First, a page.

Do you want to grow something different in your yard this year? The common milkweed (Asclepias syriaca) is a great addition to any garden. The main reason gardeners like having the milkweed around is its ability to attract butterflies into the yard.
The Monarch butterfly is a big fan of the milkweed, laying its eggs on the herbaceous perennial. When the caterpillars hatch from the eggs, they feed on the milkweed leaves until they are ready to pupate and turn into the next generation of butterflies.
The milkweed grows to heights of two to four feet, depending on the growing conditions. The plant displays a vertical, thin growing habit, producing oblong leaves with a milky-green color. The long leaves provide all the food the caterpillars need to fuel the next stage of the life cycle and transform into a Monarch butterfly.
Cutting the leaves and stems of the plant produces a white, milky substance that gives the plant its moniker. The milkweed produces small star-shaped blossoms in pink, yellow, purple, or orange colors in June through August, putting on an impressive floral display. The fertilized flowers develop large seed pods, with the pods splitting open in the fall to release thousands of seeds.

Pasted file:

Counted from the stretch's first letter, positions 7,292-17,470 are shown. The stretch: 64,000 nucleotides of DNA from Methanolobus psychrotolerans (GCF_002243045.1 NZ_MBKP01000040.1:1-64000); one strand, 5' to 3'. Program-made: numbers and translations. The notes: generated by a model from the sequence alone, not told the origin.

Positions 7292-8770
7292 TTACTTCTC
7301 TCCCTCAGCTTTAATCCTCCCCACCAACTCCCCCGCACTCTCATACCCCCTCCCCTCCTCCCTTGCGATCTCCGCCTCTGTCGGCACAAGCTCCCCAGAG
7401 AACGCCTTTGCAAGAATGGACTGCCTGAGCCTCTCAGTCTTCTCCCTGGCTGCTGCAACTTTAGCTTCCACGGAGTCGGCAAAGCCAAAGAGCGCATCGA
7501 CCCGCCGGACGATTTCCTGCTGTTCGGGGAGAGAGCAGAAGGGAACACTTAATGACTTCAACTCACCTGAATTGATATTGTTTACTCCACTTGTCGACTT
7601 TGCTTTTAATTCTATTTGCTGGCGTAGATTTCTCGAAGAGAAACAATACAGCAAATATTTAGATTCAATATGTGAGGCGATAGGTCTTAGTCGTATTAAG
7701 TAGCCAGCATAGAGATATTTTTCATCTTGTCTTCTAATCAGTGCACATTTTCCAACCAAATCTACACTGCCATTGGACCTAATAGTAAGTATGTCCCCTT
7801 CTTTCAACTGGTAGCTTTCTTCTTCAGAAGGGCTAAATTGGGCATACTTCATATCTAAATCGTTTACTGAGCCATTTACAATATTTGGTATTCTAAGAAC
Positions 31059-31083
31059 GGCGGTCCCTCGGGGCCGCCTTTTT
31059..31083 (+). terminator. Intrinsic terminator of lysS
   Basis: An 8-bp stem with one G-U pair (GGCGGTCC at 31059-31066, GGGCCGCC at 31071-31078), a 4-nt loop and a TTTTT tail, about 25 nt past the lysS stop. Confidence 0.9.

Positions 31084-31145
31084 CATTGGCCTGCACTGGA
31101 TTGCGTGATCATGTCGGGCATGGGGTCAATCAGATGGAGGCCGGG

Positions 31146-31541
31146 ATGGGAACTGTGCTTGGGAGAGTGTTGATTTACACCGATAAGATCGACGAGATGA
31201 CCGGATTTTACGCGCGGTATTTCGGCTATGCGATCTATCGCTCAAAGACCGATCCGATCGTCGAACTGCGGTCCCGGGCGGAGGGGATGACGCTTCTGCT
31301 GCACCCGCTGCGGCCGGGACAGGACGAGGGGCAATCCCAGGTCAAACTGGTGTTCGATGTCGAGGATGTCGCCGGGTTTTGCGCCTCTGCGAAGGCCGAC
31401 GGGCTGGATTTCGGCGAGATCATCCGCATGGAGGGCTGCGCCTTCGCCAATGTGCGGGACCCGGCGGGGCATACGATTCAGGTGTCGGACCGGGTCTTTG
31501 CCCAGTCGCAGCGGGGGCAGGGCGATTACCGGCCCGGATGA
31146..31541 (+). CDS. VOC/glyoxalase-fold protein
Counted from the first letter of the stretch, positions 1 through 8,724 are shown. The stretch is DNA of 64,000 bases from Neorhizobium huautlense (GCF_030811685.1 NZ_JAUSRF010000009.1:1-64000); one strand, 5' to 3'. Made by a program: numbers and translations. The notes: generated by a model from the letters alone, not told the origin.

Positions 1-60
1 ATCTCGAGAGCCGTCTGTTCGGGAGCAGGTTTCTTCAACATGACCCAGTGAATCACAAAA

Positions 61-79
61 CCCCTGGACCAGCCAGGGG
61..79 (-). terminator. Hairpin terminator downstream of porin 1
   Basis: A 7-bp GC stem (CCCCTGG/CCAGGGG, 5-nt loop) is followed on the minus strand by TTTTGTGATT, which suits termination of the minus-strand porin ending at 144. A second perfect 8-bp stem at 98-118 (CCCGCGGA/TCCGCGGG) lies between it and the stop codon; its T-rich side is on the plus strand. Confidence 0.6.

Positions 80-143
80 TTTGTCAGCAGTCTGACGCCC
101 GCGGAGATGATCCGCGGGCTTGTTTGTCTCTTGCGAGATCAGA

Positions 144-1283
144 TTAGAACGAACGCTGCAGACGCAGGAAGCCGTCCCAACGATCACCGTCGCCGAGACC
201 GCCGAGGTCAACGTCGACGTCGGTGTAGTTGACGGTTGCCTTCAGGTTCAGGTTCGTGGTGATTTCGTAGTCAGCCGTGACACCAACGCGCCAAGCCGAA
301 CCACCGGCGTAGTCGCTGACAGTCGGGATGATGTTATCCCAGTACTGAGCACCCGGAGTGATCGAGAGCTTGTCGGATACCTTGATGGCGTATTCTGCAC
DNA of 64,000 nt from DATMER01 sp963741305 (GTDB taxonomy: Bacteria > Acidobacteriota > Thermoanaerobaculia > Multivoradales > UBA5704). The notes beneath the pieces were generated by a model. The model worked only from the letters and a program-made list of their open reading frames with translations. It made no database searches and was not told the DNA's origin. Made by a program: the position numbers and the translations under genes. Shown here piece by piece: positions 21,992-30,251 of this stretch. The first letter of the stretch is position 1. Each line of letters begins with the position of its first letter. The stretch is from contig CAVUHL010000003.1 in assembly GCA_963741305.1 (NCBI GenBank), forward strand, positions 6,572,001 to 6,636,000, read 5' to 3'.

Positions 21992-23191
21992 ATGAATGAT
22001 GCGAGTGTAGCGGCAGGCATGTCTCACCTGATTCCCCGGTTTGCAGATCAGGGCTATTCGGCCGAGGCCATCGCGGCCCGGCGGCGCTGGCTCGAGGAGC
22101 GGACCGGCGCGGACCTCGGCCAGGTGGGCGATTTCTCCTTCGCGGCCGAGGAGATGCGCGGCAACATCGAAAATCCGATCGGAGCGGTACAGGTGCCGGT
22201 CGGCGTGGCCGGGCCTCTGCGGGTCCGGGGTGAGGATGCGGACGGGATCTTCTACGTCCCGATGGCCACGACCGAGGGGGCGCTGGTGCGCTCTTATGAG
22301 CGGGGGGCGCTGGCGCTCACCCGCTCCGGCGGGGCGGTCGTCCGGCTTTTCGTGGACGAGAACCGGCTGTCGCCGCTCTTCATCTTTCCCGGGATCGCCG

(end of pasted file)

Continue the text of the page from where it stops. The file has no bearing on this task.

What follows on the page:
The milkweed is native to the roadsides and fields across North America, and it’s suitable for growing in USDA Zones three through nine. This guide gives you everything you need to know about growing milkweed in your garden this season.
How to Grow Milkweed Plants
Growing milkweed is easy for beginner gardeners. The plant grows vigorously without much attention required during the growing season. When planting your milkweed, space them around 18-inches apart; the roots grow quickly, filling in the space between the plants.
You don’t need to fertilize your milkweed plants, and they’ll grow in just about any soil condition. The gardener’s biggest challenge in growing milkweed lies in containing the growth. As the name suggests, they have the tendency to become fairly invasive if left unmaintained for long periods.
The milkweed spreads in nature through rhizomes and seeds, forming colonies of the plants in natural locations. We recommend gardeners remove the seed pods after the plant finishes flowering to avoid them spilling onto the ground or floating in the air to other parts of the garden.
The milkweed enjoys growing in full sunlight conditions. Plant it in a spot in the garden that receives at least eight hours of sunlight each day. Since the milkweed self-sows readily, the gardener should locate the plant in an area of the yard to control the spread and prevent it from getting out of hand.
Choose a spot in the garden with protection from the wind to stop the seeds from blowing around the yard if the pods accidentally open before you get around to harvesting them. Providing cover from the wind also provides a hospitable environment for the butterflies when they arrive to lay eggs on the plant.